Putin to send nuclear weapons to Belarus

·3-min read
Alexander Lukashenko, the Belarusian president, is a staunch supporter of Vladimir Putin - AFP
Alexander Lukashenko, the Belarusian president, is a staunch supporter of Vladimir Putin - AFP

Vladimir Putin has announced plans to station tactical nuclear weapons in Belarus for the first time, shifting his most destructive weapons closer to Europe and Kyiv.

The move represents the first time Russia will store part of its nuclear arsenal in another country since the breakup of the Soviet Union.

"We agreed with Lukashenko that we would place tactical nuclear weapons in Belarus without violating the nonproliferation regime,” he said in an interview for Russian TV broadcast on Saturday evening.

Mr Putin went on to suggest that his announcement was in response to news that Britain was sending depleted uranium shells to Ukraine with its Challenger-2 tanks.

"Russia has its own answer to ammunition with depleted uranium. We have similar weapons, but the Russian Federation has not yet used them,” he said.

Experts insist however that depleted uranium is standard use in British armour-piercing shells and holds no nuclear value.

Responding to Russia’s concerns around depleted uranium earlier in the week, the British ministry of defence said: “The British Army has used depleted uranium in its armour piercing shells for decades. It is a standard component and has nothing to do with nuclear weapons or capabilities. Russia knows this, but is deliberately trying to disinform.”

Belarusian president Alexander Lukashenko is a staunch supporter of Mr Putin and allowed Russia to use Belarus as a launchpad for its invasion of Ukraine.

He has resisted Mr Putin’s pressure to directly enter the war but has allowed Russian warplanes to use Belarusian airspace to fire missiles at Ukrainian targets.

Last year, the Russian military upgraded Belarus’ air force so that it was capable of firing missiles with nuclear warheads and in February, Belarus’ military said that it had taken delivery of Iskander missile launchers from Russia which are capable of firing nuclear-tipped missiles.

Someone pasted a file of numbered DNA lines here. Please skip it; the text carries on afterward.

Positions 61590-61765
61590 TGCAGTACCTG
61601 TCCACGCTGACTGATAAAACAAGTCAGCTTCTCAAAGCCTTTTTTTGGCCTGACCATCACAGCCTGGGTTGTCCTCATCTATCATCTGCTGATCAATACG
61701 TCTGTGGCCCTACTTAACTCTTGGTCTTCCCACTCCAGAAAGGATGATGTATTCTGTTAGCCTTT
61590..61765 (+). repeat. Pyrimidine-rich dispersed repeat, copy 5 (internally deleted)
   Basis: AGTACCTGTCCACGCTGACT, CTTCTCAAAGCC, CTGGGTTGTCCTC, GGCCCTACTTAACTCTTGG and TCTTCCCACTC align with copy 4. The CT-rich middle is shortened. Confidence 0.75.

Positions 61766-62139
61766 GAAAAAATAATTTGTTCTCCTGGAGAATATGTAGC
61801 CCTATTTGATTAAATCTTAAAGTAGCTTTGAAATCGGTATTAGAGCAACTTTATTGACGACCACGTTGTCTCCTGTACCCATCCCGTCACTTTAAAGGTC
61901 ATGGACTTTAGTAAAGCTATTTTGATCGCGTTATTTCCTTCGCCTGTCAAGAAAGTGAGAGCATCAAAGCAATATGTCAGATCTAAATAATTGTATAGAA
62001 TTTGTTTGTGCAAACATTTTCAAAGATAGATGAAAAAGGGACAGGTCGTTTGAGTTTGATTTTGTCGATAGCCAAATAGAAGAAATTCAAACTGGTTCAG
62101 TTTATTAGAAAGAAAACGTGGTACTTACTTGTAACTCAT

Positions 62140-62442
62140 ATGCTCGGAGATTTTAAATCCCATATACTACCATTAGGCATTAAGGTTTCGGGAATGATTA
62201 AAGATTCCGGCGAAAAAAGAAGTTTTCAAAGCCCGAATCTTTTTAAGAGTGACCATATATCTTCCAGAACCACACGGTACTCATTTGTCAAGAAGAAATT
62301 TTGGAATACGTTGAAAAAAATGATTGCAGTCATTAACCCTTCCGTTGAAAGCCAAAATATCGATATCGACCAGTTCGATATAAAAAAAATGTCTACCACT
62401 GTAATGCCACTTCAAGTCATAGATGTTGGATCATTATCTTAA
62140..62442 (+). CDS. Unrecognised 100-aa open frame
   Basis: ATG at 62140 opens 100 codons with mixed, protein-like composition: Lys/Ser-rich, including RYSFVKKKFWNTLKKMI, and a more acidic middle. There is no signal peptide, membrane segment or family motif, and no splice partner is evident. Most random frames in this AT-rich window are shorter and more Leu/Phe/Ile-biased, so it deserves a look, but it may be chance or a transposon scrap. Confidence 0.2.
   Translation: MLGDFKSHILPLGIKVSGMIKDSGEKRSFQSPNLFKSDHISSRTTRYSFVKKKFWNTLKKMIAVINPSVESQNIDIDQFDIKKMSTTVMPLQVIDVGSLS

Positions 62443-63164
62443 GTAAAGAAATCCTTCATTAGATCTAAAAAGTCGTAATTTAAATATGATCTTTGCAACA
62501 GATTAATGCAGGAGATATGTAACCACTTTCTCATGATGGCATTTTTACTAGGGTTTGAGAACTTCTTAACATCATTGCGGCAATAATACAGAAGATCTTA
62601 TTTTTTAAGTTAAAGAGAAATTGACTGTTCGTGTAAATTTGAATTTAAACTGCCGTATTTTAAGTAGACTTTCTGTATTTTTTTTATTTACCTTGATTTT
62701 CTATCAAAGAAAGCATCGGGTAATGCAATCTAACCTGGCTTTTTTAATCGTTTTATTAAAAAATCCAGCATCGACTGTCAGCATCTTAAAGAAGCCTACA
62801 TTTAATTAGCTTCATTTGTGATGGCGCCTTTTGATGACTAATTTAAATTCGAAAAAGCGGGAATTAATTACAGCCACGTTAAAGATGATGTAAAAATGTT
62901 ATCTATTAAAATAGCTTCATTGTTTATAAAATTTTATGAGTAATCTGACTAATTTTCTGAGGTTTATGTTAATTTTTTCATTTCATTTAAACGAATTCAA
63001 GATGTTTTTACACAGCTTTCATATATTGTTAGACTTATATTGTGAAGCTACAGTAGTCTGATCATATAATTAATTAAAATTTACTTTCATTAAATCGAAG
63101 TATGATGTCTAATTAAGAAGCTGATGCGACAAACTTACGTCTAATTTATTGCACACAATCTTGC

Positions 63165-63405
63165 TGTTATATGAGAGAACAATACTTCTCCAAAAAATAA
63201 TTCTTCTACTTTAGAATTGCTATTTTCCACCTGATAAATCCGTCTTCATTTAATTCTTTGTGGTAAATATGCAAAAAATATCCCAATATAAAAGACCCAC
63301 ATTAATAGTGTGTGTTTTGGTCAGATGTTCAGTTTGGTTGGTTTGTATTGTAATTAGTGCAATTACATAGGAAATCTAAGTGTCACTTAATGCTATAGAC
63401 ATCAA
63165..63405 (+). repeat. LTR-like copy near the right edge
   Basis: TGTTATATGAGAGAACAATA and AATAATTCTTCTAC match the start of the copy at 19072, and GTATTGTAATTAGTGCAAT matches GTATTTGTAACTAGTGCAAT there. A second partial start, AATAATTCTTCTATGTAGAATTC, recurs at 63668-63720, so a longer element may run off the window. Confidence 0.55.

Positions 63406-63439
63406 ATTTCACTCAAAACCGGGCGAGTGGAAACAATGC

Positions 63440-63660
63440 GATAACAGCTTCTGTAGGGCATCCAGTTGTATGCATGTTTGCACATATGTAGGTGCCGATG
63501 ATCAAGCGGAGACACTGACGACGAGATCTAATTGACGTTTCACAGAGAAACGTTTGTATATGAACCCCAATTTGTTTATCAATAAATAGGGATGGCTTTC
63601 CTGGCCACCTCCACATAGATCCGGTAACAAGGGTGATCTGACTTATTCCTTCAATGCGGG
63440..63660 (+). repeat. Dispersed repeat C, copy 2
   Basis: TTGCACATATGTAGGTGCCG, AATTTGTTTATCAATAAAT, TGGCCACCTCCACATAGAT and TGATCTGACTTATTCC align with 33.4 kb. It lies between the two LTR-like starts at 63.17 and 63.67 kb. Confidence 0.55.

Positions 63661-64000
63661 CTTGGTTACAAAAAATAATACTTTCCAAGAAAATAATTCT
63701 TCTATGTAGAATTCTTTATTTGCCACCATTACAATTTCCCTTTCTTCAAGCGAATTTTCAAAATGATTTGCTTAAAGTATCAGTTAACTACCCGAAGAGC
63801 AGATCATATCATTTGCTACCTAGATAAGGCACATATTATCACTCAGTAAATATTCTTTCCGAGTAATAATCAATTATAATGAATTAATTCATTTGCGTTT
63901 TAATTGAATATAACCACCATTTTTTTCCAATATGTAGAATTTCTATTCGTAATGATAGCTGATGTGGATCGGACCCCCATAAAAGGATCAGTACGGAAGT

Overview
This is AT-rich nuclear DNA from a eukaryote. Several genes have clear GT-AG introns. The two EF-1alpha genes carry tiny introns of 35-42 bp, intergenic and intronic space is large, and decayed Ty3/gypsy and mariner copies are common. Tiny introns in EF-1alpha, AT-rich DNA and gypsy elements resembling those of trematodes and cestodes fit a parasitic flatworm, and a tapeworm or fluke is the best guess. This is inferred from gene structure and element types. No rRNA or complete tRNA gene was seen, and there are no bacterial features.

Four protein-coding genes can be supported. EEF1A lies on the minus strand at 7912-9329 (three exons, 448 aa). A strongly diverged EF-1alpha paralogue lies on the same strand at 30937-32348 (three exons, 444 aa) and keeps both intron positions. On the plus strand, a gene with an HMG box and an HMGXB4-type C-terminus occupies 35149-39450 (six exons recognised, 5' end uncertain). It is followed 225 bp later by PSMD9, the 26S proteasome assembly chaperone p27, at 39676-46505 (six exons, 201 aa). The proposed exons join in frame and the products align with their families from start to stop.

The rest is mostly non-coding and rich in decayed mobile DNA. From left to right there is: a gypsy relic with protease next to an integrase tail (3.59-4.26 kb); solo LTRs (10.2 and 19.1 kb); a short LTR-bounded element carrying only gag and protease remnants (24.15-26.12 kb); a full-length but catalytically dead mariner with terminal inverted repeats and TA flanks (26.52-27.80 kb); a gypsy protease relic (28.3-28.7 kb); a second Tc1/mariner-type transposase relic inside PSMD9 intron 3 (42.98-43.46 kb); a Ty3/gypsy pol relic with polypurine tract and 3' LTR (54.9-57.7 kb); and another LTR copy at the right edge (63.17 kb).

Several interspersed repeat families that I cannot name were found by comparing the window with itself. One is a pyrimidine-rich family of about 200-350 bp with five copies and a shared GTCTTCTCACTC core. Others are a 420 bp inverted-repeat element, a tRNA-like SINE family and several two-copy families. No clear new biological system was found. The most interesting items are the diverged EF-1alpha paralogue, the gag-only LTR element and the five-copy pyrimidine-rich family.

Mr Putin said that he wasn’t breaking any international treaties because we are “doing what the US has been doing for decades”.

“We agreed that we will do the same, without violating our obligations,” he said.

The US stations nuclear missiles in Belgium, Germany, Italy, the Netherlands and Turkey.

Earlier this year, Russia pulled out of the Start Nuclear Treaty, the last remaining treaty with the US aimed at stopping a nuclear arms proliferation.

Mr Putin said that the storage facility to house tactical nuclear weapons would be completed by July and that Russia would remain in control of the weapons.

Russia is already suspected of stationing nuclear weapons in its European exclave of Kaliningrad, wedged between Poland, Lithuania and the Baltic Sea. It has also developed a missile called Satan-2 that can fire a nuclear warhead at any city in the world within minutes of being launched from Russia.

Kremlin officials threatened Russia’s enemies with nuclear strikes last year, although US intelligence has said that this threat has receded.

When the Soviet Union broke up in 1991 it left parts of its nuclear arsenal in Ukraine, Belarus and Kazakhstan. A deal signed in 1992 meant that by 1996, former Soviet nuclear weapons outside Russia had either been destroyed or transferred back to Russia.

Mr Putin also used his TV interview to back up claims that either Ukrainian or US special forces blew up the Nord Stream oil gas pipeline in the Baltic Sea last year.

Initially, Western intelligence agencies had blamed Russia for blowing up the pipeline.

Earlier this week, Mr Putin hosted Chinese president Xi Jinping in Moscow, giving himself a major boost on the world stage, although he said that discussions about a Chinese peace plan for the war in Ukraine were only a part of their talks.

“The main focus of the talks was on the economy,” he said in his TV interview.